• tbd Metascore
    • 50 Daniel D'Addario
    Tthe tone it struck in its first outing was a dully familiar one — the sense that to transgress, alone, is enough. If this show is to actually satirize the wide-open target of superhero entertainments, it’ll need to find a second gear, and quickly.
    • 65 Metascore
    • 80 Daniel D'Addario
    Co-produced by TV maestro Greg Berlanti and director Ava DuVernay, the story combines the pair’s strengths: The plainspokenness of Berlanti’s work and the nuance of DuVernay’s meld into a story whose strength comes in part from the audience it may potentially reach.
    • 73 Metascore
    • 60 Daniel D'Addario
    It’s hard to imagine anyone outside the core constituency for royals and the games they play finding much of interest in “The Spanish Princess”: Baroque in its attention to detail, but telling its version of history strictly for the fandom.
    • 46 Metascore
    • 20 Daniel D'Addario
    Chambers ... doesn’t have much going for it — it’s a grody, nasty piece of work, a story that would at least be endurable if it were the under-ninety-minute movie it seems to want to be.
    • 74 Metascore
    • 80 Daniel D'Addario
    “Thrones” is doing absolutely stellar work within the bounds set around its current era: Highly burnished entertainment that lingers on no story point a beat more than strictly necessary to communicate the idea. Dwelling on the shows it once was and no longer is seems perhaps beyond the point.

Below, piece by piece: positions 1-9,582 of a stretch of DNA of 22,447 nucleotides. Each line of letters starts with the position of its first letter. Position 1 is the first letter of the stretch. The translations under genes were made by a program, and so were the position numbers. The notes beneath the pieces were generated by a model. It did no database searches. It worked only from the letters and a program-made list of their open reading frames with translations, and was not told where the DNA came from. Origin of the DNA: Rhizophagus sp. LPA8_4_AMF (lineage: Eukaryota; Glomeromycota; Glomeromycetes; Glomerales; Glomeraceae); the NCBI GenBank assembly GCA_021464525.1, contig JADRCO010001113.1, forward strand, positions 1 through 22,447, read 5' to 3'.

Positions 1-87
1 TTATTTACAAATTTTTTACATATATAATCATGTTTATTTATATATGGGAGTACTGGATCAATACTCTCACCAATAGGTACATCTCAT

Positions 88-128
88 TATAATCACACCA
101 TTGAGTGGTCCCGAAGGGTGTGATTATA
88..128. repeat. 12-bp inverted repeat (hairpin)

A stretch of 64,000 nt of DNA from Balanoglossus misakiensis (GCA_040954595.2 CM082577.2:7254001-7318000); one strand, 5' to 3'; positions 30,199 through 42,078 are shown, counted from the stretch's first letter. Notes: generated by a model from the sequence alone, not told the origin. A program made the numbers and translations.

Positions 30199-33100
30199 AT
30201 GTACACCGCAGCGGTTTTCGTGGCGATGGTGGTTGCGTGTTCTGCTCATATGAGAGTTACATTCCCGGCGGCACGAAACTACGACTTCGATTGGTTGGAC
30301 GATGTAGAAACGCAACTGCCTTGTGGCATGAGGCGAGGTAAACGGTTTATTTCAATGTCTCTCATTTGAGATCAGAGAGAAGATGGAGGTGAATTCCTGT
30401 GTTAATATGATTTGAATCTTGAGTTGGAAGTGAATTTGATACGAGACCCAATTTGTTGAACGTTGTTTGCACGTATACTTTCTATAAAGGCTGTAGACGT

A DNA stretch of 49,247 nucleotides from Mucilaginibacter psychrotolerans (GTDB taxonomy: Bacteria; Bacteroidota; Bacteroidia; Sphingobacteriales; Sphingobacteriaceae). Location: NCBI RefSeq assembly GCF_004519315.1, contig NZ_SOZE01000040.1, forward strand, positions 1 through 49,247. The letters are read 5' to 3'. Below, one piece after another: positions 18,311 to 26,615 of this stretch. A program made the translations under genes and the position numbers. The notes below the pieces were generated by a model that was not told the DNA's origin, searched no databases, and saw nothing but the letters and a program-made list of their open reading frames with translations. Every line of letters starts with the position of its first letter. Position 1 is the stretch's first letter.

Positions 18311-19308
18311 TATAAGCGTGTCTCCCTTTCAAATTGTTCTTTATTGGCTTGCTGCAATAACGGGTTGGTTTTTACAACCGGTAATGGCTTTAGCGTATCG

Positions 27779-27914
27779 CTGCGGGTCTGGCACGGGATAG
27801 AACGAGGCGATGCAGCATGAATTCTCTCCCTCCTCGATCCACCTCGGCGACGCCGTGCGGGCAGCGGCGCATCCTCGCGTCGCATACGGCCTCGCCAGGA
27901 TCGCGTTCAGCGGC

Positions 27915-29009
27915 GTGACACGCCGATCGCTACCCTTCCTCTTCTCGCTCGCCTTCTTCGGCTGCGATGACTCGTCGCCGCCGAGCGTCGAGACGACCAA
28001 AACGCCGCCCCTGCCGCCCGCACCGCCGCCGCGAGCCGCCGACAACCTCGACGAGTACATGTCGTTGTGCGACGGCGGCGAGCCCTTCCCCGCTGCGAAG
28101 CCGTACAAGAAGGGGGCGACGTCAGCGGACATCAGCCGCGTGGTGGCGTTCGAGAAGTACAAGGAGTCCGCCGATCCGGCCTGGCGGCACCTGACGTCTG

• tbd Metascore
    • 70 Daniel D'Addario
    The nature of [Mary Ann and her daughter's] fractured bond will be legible enough to viewers without intimate familiarity with the previous installments. What will, perhaps, feel new is the somewhat dowdy approach to storytelling, a fundamental old-fashionedness that exists in interesting contrast to those elements of the story that are new.
    • 56 Metascore
    • 50 Daniel D'Addario
    Much of this feels like programming CBS has done elsewhere, and more effectively. The argument for The Code is its willingness to probe into aspects of military life and the traumas that go along with it--but given how jauntily, artificially upbeat so much of the series is, it’s unclear how serious the show even is about its central premise.
    • 61 Metascore
    • 40 Daniel D'Addario
    Peele’s Twilight Zone feels neither like the best of Peele nor much like “The Twilight Zone.” It’s a mismatch of talents that, in the four episodes provided to critics, falls short of justifying its presence on air in 2019 as anything but flavorless homage to what had worked previously.
    • 55 Metascore
    • 40 Daniel D'Addario
    The new show lacks the glimmering creativity of its source material, and, perversely enough, it manages to feel overstuffed despite its relative lack of inventive flourishes.